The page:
Bearing force caused by the sinusoidal straightness error in the rolling guideway

To analyze the error averaging mechanism of the rolling guide pair, a transfer function is introduced, and it is defined as the ratio of the carriage bearing forces fe(z) to the guideway straightness errors e(z) at different wavelength ratios. As the wavelengths of both are the same and their phase difference is 0 or π, the ratio fe(z)/e(z) is constant. Based on this feature, the independent variable is changed to ω to quantify the effect of the wavelength on kinematic errors, and thus, the transfer function is expressed as the ratio of the amplitude of the bearing forces to that of the guideway errors at different frequencies:

$$K\left( \omega \right) = \frac{{f_{e} \left( \omega \right)}}{e\left( \omega \right)}$$
(11)

Eq. (11) describes the averaging effect of the rollers on the raceway errors at different frequencies.

Figure 5 shows the characteristics of the transfer function. ωb is the frequency of the waveform whose wavelength equals the bearing length of the carriage lb, that is, ωb = 2π/lb, and it is used as the fundamental frequency to normalize ω. The horizontal axis also represents the guideway error wavelength to the carriage length ratio lb/λ. In a certain frequency range, the transfer function decreases gradually towards zero with increasing guideway error frequency (Figure 5). The reason is that the elastic deformation of the rollers caused by the troughs can compensate for the deformation caused by crests. The shorter the guideway error wavelength λ, the more crests and troughs are contained in a carriage, the smaller the difference of the roller deformation, and the smaller the carriage bearing force fluctuations. Therefore, the transfer function will decrease.

Figure 5
figure 5

Characteristics of the transfer function

Figure 6 shows why the transfer function tends to zero (ω/ωb = 1, 2, 3, …), and why its symbol is negative:

Figure 6
figure 6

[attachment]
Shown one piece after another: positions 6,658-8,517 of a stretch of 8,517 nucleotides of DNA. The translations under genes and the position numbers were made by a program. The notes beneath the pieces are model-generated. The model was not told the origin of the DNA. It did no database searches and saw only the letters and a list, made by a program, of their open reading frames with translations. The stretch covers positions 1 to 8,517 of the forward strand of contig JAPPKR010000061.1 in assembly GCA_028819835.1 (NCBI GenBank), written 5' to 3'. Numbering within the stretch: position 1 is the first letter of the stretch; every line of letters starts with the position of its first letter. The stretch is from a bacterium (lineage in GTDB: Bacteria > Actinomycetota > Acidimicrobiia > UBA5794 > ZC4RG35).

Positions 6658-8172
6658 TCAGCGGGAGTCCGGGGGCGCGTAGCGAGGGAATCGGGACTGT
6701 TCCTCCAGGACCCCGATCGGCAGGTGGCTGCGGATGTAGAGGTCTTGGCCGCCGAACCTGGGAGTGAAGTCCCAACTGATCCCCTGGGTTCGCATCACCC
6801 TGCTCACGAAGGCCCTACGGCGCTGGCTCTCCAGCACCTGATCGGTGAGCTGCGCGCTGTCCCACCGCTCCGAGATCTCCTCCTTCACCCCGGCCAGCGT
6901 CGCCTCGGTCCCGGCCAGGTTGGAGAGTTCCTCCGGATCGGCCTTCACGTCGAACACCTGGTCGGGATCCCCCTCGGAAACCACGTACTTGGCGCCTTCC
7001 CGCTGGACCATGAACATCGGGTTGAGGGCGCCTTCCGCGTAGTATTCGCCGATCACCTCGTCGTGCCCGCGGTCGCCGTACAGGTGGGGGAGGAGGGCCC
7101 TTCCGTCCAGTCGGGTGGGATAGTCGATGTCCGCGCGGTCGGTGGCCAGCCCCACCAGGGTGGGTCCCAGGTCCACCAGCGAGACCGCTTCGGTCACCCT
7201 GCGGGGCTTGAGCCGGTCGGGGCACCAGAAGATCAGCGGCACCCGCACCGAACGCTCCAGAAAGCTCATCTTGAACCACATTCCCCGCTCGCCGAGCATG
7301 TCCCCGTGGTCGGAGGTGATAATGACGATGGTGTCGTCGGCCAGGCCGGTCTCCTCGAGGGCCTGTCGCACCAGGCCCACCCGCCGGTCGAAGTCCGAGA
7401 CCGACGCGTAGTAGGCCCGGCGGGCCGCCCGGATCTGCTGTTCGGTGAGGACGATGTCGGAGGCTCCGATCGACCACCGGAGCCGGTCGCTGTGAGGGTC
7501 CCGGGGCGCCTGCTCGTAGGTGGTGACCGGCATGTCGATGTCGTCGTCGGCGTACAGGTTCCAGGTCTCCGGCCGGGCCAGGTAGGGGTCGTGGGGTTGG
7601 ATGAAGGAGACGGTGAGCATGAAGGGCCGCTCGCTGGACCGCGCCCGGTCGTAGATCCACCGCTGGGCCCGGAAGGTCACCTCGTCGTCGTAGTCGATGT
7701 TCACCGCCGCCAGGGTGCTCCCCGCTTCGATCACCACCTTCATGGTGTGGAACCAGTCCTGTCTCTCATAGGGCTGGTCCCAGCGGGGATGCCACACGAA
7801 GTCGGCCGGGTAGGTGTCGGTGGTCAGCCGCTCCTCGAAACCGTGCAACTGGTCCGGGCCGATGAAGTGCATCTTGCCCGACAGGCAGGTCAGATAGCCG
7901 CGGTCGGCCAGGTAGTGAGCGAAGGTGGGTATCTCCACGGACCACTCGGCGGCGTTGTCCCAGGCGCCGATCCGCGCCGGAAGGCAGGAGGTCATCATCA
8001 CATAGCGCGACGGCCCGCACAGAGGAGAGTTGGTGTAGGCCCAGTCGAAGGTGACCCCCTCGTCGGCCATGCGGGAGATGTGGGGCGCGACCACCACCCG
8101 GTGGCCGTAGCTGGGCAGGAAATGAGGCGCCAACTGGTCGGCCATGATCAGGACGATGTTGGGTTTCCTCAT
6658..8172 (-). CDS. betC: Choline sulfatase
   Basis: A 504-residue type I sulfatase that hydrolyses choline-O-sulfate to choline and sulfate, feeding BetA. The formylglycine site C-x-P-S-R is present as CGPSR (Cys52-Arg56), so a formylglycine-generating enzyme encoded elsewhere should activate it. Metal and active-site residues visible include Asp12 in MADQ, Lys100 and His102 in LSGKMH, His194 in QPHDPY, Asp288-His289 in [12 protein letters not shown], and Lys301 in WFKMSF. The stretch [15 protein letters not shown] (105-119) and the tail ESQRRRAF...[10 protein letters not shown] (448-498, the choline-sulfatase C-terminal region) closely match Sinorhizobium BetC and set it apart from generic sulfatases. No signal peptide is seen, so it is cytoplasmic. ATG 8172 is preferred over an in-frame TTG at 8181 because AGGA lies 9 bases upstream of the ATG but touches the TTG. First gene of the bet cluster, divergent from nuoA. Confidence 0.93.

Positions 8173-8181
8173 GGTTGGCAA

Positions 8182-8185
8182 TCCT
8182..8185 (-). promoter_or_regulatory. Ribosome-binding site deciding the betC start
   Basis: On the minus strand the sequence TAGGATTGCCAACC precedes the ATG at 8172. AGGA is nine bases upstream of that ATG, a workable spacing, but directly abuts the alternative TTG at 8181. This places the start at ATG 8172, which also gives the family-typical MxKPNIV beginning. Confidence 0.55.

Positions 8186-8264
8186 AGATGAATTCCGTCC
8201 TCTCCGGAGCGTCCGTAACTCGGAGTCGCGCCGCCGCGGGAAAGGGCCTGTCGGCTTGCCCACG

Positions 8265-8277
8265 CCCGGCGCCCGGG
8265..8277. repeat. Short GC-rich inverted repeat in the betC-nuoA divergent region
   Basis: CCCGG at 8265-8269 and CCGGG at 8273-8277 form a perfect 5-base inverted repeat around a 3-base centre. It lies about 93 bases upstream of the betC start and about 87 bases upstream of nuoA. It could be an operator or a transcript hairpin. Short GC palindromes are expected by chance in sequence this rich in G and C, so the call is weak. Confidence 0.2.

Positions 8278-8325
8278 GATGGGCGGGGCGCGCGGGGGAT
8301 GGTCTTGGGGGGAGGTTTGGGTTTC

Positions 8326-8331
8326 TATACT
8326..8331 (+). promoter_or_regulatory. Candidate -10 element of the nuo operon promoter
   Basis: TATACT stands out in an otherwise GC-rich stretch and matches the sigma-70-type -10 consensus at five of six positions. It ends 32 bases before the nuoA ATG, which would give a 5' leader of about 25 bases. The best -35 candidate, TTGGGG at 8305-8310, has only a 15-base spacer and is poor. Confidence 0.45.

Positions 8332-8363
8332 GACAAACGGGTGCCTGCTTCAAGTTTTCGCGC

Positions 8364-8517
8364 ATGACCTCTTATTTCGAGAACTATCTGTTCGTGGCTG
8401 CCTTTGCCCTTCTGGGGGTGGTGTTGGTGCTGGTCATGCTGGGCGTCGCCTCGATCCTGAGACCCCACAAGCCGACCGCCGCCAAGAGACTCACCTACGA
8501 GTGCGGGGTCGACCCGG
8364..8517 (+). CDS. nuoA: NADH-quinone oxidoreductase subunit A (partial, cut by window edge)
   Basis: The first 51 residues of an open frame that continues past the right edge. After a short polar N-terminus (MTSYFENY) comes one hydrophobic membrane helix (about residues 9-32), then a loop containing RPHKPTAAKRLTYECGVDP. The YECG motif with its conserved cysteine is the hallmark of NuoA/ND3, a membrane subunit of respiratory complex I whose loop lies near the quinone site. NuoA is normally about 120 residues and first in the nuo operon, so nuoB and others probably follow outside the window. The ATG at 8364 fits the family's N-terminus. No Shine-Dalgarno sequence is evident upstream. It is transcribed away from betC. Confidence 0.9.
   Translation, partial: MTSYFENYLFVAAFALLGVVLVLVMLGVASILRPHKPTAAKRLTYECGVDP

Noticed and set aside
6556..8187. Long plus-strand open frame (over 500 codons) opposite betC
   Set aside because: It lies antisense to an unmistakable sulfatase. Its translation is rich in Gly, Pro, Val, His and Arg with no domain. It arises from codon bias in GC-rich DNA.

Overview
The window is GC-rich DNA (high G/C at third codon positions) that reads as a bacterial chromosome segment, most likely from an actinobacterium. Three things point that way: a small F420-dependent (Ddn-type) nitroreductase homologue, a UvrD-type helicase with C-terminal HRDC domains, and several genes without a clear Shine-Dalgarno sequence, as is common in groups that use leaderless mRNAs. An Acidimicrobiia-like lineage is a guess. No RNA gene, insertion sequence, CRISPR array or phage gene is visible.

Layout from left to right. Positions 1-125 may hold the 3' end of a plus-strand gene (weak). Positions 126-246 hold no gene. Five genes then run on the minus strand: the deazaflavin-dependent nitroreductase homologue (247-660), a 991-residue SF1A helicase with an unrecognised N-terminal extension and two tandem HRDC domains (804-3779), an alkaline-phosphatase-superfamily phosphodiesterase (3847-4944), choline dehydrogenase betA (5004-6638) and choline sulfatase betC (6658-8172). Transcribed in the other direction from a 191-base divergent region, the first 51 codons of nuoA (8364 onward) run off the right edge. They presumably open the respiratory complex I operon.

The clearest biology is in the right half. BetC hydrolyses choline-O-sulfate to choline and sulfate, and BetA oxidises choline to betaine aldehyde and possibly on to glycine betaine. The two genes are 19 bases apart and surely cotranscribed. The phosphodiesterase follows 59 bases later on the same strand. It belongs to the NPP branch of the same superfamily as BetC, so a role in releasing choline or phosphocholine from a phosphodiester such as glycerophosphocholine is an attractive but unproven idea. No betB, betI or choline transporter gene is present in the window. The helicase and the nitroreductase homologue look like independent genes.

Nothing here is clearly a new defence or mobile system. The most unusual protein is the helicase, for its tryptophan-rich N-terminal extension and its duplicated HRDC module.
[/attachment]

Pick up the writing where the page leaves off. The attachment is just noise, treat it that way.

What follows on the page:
Single carriage and profile error at various frequencies

  • For ω/ωb = 1.5, the overall deformation of rolling elements is downwards when ϕ = 0, and upwards when ϕ=π. As the deformation varies from negative to positive, the bearing force of the carriage varies from positive to negative. Thus, their phases are opposite, and the transfer function is negative.

  • For ω/ωb = 2, the overall deformation of the rollers is very small, resulting in small bearing forces. Therefore, the transfer function approaches zero, and the carriage length is an integral multiple of the error wavelength.

  • For ω/ωb = 2.5, when the overall deformation of the rollers varies from positive (ϕ = 0) to negative (ϕ = π), the bearing force of the carriage changes from positive to negative, so their phases are the same, and the transfer function is positive.

Figure 7 shows why the transfer function reaches a maximum when ω/ωb = lb/λ = 0, 21, 42,…. As lb = 21τDa (i.e., 21 is the number of rollers contained in a single groove, and τDa is the distance between two adjacent roller centers), the distance, τDa, is an integral multiple of the guideway error wavelength λ when ω/ωb = lb/λ = 0, 21, 42,…. This means that all rollers are located at the peaks, and produce large, equal contact forces, which cannot be offset. Consequently, the error averaging effect is not evident.

Figure 7
figure 7

Relationship between the number of rollers and the guideway error with \(\omega /\omega_{b} = 21\)

In fact, the high-frequency component of the guideway errors is often overlooked, as the guideway is very close to its mounting surface, and so the next analyses ignore frequencies greater than 8ωb (Figure 8).

Figure 8
figure 8

Relationship between the wavelength and error averaging effect of a single carriage

2.3 Error Transfer Function of Four Carriages

Figure 9 shows a static balance model of the system. The elastic deformation of the table is ignored. The static stiffness and geometric size of the four carriages are assumed to be the same. These carriages will pass through the same position one-by-one. Therefore, if the relationship between the bearing force of a single carriage and the guideway errors is known, the kinematic errors of the table will be obtained, based on the geometric relationship between the carriages.

Figure 9
figure 9

Model of a linear motion bearing table for static analysis

The system maintains the force balance under the influence of the guideway straightness error. This error is expanded to a Fourier series with the period equal to the guideway length L: